Covid patients in Highlands in ICU for first time in five months. Public still denied crucial information on how many in hospital are non vaccinated

by Colin Campbell

SIX people in the Highlands are in intensive care with coronavirus according to the latest figures released, the first time the unit has been needed for covid sufferers in five months.

On January 5, 6 and 7 the number in ICU was five, six, and six respectively. The last time covid patients were in ICU was in early August. Before that it was last March when covid patients last needed ICU treatment.

The latest figure for hospital admissions in the Highland stands at 33, a steady but not dramatic rise since the omicron variant became the main threat. That’s around the same number as for a period in mid-November.

Three weeks ago the number of patients fell to just seven for one day only. In recent weeks it has mainly hovered around the 20 mark.

People will make of this what they will.

But covid patients needing to be moved into intensive care units, even a very small number, is obviously markedly different from hospital admissions, which for the past five months has been the worst case scenario.

A year ago as we wrote here at the time, no one we knew anyone who knew anyone in the Highlands who had caught covid. It was that rare. Now the reverse is liable to be true.

I’ve already reported on two related families who were affected by covid. In their case, across an age range from eight years to 60, the symptoms were mild, non existent or they were not infected at all.

The oldest among them, aged 60, tested positive but experienced no symptoms. Three other adults and a child had mild, cold like symptoms. And three others remained covid free.

They in turn know several other families who are currently self isolating, all without seriously adverse symptoms. There have been 5,230 infections in the Highlands in the past week, bringing the total to 39,523.

Sturgeon, finally falling into line with England, last week reduced the self isolation period from 10 days to seven.

At the same time, she presented for the first time a veiled message that “it’s time to live with covid” and clearly indicated that the days of her bringing in tougher restrictions are over.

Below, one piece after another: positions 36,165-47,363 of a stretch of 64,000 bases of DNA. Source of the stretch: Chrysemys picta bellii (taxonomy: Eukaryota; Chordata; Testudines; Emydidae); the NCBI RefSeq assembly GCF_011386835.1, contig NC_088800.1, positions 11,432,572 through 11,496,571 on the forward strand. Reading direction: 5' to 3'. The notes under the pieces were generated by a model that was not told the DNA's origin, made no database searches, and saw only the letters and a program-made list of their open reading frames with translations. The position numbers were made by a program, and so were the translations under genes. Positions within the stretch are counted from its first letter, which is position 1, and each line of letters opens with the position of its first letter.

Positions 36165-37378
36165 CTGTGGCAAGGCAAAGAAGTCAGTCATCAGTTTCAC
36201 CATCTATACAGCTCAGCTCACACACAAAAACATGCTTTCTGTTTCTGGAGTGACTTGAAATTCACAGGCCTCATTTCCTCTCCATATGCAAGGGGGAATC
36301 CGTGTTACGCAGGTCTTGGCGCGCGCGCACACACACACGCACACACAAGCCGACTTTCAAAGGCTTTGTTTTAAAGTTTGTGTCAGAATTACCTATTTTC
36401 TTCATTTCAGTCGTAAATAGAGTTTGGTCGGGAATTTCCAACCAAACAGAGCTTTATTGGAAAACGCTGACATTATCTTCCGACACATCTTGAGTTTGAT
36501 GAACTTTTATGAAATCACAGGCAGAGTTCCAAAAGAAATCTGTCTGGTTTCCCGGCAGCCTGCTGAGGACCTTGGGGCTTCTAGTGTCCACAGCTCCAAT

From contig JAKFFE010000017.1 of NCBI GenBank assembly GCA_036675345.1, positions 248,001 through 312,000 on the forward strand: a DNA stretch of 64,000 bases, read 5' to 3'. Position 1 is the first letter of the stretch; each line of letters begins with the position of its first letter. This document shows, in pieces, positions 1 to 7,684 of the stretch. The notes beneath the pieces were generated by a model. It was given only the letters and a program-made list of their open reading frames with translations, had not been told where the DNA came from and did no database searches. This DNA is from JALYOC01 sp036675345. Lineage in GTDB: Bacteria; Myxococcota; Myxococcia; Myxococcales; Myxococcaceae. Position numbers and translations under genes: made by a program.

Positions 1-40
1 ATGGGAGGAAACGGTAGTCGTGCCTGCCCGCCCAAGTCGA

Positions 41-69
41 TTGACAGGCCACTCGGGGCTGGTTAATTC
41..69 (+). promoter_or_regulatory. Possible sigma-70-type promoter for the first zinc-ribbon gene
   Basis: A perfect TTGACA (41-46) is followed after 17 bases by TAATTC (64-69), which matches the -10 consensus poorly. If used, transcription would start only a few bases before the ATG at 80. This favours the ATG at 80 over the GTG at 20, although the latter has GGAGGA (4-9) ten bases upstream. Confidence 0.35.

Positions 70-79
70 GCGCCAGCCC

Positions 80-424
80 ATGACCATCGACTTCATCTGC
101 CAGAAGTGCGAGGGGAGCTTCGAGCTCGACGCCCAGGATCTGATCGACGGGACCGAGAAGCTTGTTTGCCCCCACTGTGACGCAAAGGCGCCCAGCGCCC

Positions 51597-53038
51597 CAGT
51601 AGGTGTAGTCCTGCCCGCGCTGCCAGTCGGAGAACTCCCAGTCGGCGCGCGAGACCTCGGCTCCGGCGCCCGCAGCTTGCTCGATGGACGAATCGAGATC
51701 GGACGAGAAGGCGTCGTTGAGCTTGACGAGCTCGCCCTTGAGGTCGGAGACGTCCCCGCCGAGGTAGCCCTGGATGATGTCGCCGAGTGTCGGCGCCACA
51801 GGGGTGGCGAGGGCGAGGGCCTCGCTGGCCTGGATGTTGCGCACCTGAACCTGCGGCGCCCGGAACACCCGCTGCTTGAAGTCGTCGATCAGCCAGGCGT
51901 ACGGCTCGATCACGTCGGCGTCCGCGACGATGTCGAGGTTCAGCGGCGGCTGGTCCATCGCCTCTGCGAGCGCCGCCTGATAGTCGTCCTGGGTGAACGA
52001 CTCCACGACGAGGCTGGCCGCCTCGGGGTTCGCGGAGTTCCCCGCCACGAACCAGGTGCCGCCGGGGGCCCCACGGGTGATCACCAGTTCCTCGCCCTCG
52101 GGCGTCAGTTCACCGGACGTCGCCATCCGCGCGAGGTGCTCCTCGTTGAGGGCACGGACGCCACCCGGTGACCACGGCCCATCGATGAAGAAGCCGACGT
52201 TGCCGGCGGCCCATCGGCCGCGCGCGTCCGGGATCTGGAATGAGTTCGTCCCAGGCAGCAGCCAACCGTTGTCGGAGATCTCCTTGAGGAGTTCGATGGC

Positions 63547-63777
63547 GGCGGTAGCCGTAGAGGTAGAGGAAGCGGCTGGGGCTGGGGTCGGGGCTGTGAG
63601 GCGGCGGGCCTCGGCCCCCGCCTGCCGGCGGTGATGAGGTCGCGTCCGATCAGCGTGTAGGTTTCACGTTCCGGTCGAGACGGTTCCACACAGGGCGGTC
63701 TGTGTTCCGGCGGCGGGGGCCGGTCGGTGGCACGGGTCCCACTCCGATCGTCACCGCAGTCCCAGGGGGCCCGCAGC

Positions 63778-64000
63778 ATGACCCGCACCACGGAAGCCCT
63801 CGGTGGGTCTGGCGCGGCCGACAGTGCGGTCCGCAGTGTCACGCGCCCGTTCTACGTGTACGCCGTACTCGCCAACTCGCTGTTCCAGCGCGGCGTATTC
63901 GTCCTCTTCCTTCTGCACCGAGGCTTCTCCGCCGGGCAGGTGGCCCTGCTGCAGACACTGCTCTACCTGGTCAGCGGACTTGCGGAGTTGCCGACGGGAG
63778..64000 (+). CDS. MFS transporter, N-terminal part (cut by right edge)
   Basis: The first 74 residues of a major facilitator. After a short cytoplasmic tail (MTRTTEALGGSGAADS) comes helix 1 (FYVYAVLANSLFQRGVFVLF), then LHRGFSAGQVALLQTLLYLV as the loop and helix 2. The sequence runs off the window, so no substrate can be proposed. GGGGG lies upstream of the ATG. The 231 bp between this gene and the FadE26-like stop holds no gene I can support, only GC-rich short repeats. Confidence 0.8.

She appeared to concede that the omicron variant is so infectious that there are no further curbs that can check its spread.

Sturgeon also has other things on her mind. Pressure is being ramped up on her to prepare for the nationalists’ much vaunted “spring offensive” on independence which she announced last autumn amid much fanfare. The National newspaper yesterday revealed that separatist groups across the country were being issued with “tool kits” for the new independence drive due to begin in March.

Her attention will at least partly shift from the virus to the main reason for her existence. Nationalist zealots will accept no less.

For many people it would be wicked to try and drag a nation still affected by and groggily recovering from the trauma of the virus straight into a hugely traumatic and divisive battle over another referendum. But while uttering weasel words about “mental health” concerns it is a course of action these people are eminently capable of.

Keeping the situation in perspective, the current hospitalisation figures in the Highlands are still fractionally low. Just over 30 out of a population of more than 200,000 is clear evidence, as we and others have found and now have personal experience of, that for the overwhelming number of people infected the symptoms are either non existent, mild or at least tolerable.

Nevertheless the fact that even a very small number of people are in intensive care for the first time in August is an unwelcome change in the situation.

What is not known is how many are unvaccinated. These figures, despite being crucial to people’s understanding of the overall situation, have not been released, nor will they be.

The government drive to persuade people to get vaccinated continues, as the level of impatience and frustration over those refusing to do so rises among those who justifiably regard the vaccine as a lifesaver, compared with where we were a year ago.

But as covid hospitalisations and more significantly ICU admissions rise in the Highlands, the public is denied basic and essential information as has been the case since the beginning of the covid saga.

At a stark level, if it was made public that people were ending up in ICU because they were NOT vaccinated would that not be likely to make some non vaxxers change their minds?

That’s a reasonable proposition, at the very least.

But the SNP Scottish Government will have none of it, continuing with their policy of keeping vital information from the public and perversely creating mystery, confusion and for some people no doubt increased alarm.

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